TV, Radio, Internet...dishing dirt since 2001
I take The Chronicle and a local paper online. Who needs the paper? Except for the coupons which are also mostly online..
Sadly, it's true. The newspaper business made a fatal mistake by not getting into the 21st century and having on-line editions available right away for people to read off their computers. Many of the larger metropolitan were also making a 20 percent yearly profit, and when the new technology got many people, (especially those under age 35) into reading on-line rather than buying a paper, advertising revenue tumbled and major cutbacks ensued. Most Newspapers now have to temerity of not only presenting the public with a much more inferior product than was previously available, but overcharging for it. Consequently, many casual newspaper readers have given up subscribing to the paper altogether. That said, over 30 million Americans still buy or subscribe to newspapers, and that's a substantial number. Newspapers don't have the power or influence they did for several generations, but they are still a viable option for news and information for the general public
Well summed up there at 6:35pm Newspapers could not evolve. They were desperately holding on to a past that is long gone.The glory days of Woodward and Bernstein ended in 1973.
Kinda sad, but I haven't read a hardcopy newspaper in years.
Yes - sadly, the printed newspaper has become a dinosaur. Especially sad for those of us of a certain age, for whom reading the newspaper was always a welcome ritual. For 2015, The Merc is charging an annual rate about 40% higher than last year's, arguing that "per paper", it's still a "good deal". But my comment to the (off-shore) customer service rep was "have you SEEN the paper lately? Laid on a flat surface - it's barely visible - and it's about 70% ads". If you can't afford to print a respectable paper, Merc, please stop printing it.
The Mercury sucks. It has become nothing more than a mouthpiece for city hall, and the writers are too lazy to question anything they are told. The reporting is very biased and one sided. I quit subscribing to the Mercury years ago, even before everything was online. Most of my friends have too. They are in bankruptcy and looking for a buyer, and have themselves to blame for putting out such a crappy newspaper. Good riddance.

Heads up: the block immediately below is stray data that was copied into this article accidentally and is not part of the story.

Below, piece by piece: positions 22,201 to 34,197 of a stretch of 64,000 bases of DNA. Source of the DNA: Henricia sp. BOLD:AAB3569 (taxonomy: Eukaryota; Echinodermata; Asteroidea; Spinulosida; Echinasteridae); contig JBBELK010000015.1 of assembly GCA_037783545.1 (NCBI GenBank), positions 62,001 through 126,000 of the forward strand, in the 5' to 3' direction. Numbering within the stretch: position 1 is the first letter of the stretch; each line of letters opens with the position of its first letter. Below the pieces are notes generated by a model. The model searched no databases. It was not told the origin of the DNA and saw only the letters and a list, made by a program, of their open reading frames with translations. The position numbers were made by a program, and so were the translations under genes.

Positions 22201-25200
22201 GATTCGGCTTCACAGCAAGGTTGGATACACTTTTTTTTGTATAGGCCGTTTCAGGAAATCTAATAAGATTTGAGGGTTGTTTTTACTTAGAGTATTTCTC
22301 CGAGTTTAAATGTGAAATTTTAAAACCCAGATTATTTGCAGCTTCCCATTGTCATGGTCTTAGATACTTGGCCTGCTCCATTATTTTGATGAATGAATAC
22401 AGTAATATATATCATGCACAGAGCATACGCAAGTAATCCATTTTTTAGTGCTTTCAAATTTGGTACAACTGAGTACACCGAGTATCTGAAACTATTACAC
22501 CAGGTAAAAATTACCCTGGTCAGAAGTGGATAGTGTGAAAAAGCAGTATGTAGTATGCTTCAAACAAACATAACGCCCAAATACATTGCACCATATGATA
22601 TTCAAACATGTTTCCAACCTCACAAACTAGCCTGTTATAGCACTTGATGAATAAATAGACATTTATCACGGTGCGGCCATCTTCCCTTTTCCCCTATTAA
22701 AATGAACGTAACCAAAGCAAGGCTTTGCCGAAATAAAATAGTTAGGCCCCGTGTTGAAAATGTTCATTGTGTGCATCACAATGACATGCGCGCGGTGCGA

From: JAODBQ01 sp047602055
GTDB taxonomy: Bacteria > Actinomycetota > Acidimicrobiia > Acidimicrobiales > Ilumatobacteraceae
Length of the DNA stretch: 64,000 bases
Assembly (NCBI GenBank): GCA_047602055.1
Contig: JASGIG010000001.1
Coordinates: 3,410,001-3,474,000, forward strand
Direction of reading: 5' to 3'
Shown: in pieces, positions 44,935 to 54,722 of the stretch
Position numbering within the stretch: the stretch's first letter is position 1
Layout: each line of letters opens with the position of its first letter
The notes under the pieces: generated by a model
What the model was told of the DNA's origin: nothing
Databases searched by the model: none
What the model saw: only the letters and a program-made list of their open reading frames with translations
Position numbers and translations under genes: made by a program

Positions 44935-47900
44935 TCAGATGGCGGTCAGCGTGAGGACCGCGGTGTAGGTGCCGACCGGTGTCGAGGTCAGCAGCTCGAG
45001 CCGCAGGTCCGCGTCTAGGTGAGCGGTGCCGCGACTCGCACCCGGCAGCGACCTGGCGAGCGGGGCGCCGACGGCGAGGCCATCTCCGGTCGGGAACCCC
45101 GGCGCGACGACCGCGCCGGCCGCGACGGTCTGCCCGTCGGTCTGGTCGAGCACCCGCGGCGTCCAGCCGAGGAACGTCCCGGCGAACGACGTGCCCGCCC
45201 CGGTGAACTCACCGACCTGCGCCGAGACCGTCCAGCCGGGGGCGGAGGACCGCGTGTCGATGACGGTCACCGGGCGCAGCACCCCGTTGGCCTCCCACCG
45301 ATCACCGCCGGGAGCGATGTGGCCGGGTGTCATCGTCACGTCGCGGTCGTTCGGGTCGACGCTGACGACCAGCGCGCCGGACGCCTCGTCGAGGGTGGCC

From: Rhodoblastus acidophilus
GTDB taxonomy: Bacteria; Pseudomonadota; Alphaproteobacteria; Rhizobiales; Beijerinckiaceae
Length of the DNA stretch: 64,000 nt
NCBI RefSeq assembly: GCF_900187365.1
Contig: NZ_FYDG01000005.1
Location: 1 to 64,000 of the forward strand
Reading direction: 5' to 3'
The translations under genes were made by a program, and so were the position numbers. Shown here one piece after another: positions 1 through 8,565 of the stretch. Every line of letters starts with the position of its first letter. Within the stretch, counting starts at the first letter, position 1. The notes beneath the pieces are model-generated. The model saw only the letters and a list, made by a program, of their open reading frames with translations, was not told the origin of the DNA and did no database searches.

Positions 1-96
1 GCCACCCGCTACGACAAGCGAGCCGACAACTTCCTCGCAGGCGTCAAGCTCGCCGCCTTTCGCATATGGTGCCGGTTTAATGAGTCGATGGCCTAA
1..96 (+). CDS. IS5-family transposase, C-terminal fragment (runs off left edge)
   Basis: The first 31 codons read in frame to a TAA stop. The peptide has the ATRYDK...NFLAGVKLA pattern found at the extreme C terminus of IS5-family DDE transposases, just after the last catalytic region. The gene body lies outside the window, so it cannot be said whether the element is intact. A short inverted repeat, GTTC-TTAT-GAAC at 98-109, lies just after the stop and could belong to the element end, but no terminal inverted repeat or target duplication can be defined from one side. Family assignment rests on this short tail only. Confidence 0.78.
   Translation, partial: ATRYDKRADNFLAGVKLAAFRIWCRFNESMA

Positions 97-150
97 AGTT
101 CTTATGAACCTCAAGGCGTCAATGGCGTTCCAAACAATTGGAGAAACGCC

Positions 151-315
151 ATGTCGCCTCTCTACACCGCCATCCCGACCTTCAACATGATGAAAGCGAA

Yeah, the Sporting Green, Sunday "pink section," Herb Caen, comics, and L.M. Boyd's Grab Bag presented fun information and a nice diversion for generations of Chronicle readers. Oh, and I suppose the headlines served a purpose too! Ahhh, but the days of inky hands, skipping around the pages to read an article, and piles of paper waste seem to be coming to an end. Wonder what Herb would have thought?!
Agree over at 9:21am. The Monkey News is their own worst enemy. No one trusts what they write. Purely agenda driven stories.Need examples? Try their thirst to bring down the SJPD.They will write any story to promote the narrative that the San Jose Police Department practices police brutality. Say Monkey News, need a story to write? I understand the circus is coming to town.
Now I read the news from my smartphone while sitting on the toilet....
Let's hope the online versions survive. If we have to depend on local TV and radio for original reporting then we're in trouble. Newspapers still have reporters who cover beats, and editors who read books and understand proper grammar. Ever read online stories posted by TV people? Sloppy reporting, writing, and editing. Most importantly, where would radio and TV newsrooms get their story ideas?
My former industry for a quarter-decade. Thank you, Google.
Up until a month or so, I subscribed to the Chronicle. They stopped delivering the daily paper to our house - this is Fremont, not Lodi. I then tried to just get the Sunday paper,but I couldn't. I dropped 'em. The Chronicle has tried calling numerous times but they lost a 30 year-subscriber. Now, I just buy the Sunday paper and various editions for certain days of the week. They didn't seem to care, so I stopped caring too.